Transcend markets their DrivePro 200 camera for use as a car dashcam. We’re a bit surprised at the quality and apparent feature set for something relegated to a rather mundane task as this. But [Gadget Addict] poked around and found a nice little nugget: you can live stream the video via WiFi; the framerate, quality, and low-lag are pretty impressive. In addition to that, the next hack is just waiting for you to unlock it.
As it stands right now you turn on the camera’s built-in WiFi AP, telnet into two different ports on the device (sending it into smartphone connected mode) and you’ll be able to live stream the view to your computer using RTSP. Great, that in itself is a good hack and we’re sure that before long someone will figure out an automatic way to trigger this. [GA] also found out how to get the thing into script mode at power-on. He hasn’t actually executed any code… that’s where you come in. If you have one of these pull it out and get hacking! It’s a matter put putting files on the SD storage and rebooting. Crafting this file to enable shell access would open up an entire world of hacks, from things like time-lapse and motion sensing to special processing and filtering in real time. We think there’s huge potential so keep us up-to-date as you find new ways to pwn this hardware.
Continue reading “Transcend DrivePro 200 Hack to Stream and Script; Begs for More”
Over the last few months, a few very capable hackers have had a hand in cracking open a Transcend WiFi-enable SD card that just happens to be running a small Linux system inside. The possibilities for a wireless Linux device you can lose in your pocket are immense, but so far no one has gotten any IO enabled on this neat piece of hardware. [CNLohr] just did us all a favor with his motherboard for these Transcend WiFi SD cards, allowing the small Linux systems to communicate with I2C devices.
This build is based upon [Dmitry]’s custom kernel for the Transcend WiFiSD card. [CNLohr] did some poking around with this system and found he could use an AVR to speak to the card in its custom 4-bit protocol.
The ‘motherboard’ consists of some sort of ATMega, an AVR programming header, a power supply, and a breakout for the I2C bus. [Lohr] wired up a LED array to the I2C bus and used it to display some configuration settings for the WiFi card before connecting to the card over WiFi and issuing commands directly to the Linux system on the card. The end result was, obviously, a bunch of blinking LEDs.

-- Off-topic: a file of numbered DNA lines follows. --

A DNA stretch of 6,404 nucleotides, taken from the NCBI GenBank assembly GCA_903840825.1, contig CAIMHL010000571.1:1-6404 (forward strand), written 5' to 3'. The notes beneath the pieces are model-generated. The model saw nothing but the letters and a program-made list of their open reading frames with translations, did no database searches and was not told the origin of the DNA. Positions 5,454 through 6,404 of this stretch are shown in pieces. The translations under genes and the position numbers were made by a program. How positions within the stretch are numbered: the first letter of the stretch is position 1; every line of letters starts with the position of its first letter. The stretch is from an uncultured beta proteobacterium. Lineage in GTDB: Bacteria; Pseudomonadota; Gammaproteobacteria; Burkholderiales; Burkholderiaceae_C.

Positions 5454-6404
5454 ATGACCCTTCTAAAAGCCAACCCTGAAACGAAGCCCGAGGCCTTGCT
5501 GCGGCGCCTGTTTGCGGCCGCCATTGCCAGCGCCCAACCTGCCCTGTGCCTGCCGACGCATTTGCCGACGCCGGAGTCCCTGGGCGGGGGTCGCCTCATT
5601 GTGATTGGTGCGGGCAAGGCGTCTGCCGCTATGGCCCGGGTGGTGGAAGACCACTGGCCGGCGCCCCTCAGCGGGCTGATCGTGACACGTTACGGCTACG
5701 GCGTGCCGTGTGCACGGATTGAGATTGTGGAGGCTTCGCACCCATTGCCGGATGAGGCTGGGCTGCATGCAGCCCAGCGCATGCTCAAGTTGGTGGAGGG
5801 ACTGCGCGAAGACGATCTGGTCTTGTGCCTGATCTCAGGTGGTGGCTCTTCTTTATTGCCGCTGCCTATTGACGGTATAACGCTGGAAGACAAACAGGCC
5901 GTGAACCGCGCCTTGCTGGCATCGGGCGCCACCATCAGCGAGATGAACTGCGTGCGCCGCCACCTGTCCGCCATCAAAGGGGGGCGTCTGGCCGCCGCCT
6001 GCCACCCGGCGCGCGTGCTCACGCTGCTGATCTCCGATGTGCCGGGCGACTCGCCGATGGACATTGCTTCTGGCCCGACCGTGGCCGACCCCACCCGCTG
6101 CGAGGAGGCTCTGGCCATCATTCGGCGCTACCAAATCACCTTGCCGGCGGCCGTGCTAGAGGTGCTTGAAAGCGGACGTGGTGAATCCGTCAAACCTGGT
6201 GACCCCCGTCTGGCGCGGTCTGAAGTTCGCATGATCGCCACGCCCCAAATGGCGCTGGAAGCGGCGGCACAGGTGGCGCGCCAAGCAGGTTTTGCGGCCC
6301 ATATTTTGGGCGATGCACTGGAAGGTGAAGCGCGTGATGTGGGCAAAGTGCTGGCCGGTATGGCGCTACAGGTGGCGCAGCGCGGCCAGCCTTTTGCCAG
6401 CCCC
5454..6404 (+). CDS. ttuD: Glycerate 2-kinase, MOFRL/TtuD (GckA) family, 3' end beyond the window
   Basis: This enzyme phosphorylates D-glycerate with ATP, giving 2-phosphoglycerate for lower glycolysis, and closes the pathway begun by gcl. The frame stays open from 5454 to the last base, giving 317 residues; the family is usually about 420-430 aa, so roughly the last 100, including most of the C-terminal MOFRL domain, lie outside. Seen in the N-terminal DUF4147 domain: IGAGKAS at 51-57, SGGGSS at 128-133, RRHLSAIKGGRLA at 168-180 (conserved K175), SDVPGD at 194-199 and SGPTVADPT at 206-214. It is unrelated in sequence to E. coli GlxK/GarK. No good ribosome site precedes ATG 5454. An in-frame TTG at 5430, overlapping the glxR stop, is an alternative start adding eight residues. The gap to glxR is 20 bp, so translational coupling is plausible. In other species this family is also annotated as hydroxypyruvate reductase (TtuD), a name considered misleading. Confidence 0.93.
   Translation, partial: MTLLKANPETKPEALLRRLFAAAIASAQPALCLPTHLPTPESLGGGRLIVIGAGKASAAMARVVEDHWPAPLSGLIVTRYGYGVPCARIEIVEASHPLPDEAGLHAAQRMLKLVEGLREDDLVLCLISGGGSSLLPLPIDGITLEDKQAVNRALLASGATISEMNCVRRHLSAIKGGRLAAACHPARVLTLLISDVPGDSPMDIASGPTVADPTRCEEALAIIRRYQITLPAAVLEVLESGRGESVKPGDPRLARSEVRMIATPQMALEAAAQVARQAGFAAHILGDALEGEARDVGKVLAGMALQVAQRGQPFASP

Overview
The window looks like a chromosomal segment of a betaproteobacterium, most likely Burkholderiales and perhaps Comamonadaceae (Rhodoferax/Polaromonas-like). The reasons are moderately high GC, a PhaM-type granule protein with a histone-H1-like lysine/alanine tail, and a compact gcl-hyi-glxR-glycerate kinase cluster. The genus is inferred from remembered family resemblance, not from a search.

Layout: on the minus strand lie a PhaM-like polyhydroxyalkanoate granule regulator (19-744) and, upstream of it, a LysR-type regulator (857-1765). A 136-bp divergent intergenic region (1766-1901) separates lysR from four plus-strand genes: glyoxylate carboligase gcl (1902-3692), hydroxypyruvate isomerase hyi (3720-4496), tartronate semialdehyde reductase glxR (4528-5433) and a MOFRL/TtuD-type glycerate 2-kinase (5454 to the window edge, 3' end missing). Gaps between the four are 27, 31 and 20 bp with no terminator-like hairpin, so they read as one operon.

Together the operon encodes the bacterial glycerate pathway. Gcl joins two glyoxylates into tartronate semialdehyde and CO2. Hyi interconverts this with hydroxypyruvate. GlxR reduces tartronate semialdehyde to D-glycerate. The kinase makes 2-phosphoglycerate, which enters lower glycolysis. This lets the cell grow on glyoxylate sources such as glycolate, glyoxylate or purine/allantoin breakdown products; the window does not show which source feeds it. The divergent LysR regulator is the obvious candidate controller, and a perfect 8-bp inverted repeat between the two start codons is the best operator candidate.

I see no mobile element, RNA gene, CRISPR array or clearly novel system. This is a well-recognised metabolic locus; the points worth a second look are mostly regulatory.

While this is by far the most complex and overwrought way to blink a LED we’ve ever seen, this is a great proof of concept that makes the Transcend cards extremely interesting for a variety of hardware projects. If you want your own Transcend motherboard, [CNLohr] put all the files up for anyone who wants to etch their own board.
[Dmitry] read about hacking the Transcend WiFi cards, and decided to give it a try himself. We already covered [Pablo’s] work with the Transcend card. [Dmitry] took a different enough approach to warrant a second look.
Rather than work from the web interface and user scripts down, [Dmitry] decided to start from Transcend’s GPL package and work his way up. Unfortunately, he found that the package was woefully incomplete – putting the card firmly into the “violates GPL” category. Undaunted, [Dmitry] fired off some emails to the support staff and soldiered on.
It turns out the card uses u-boot to expand the kernel and basic file system into a ramdisk. Unfortunately the size is limited to 3MB. The limit is hard-coded into u-boot, the sources of which transcend didn’t include in the GPL package.
[Dmitry] was able to create his own binary image within the 3MB limit and load it on the card. He discovered a few very interesting (and scary) things. The flash file system must be formatted FAT32, or the controller will become very upset. The 16 (or 32)GB of flash is also mounted read/write to TWO operating systems. Linux on the SD card, and whatever host system the card happens to be plugged in to. This is dangerous to say the least. Any write to the flash could cause a collision leading to lost data – or even a completely corrupt file system. Continue reading “Advanced Transcend WiFi SD Hacking: Custom Kernels, X, and Firefox”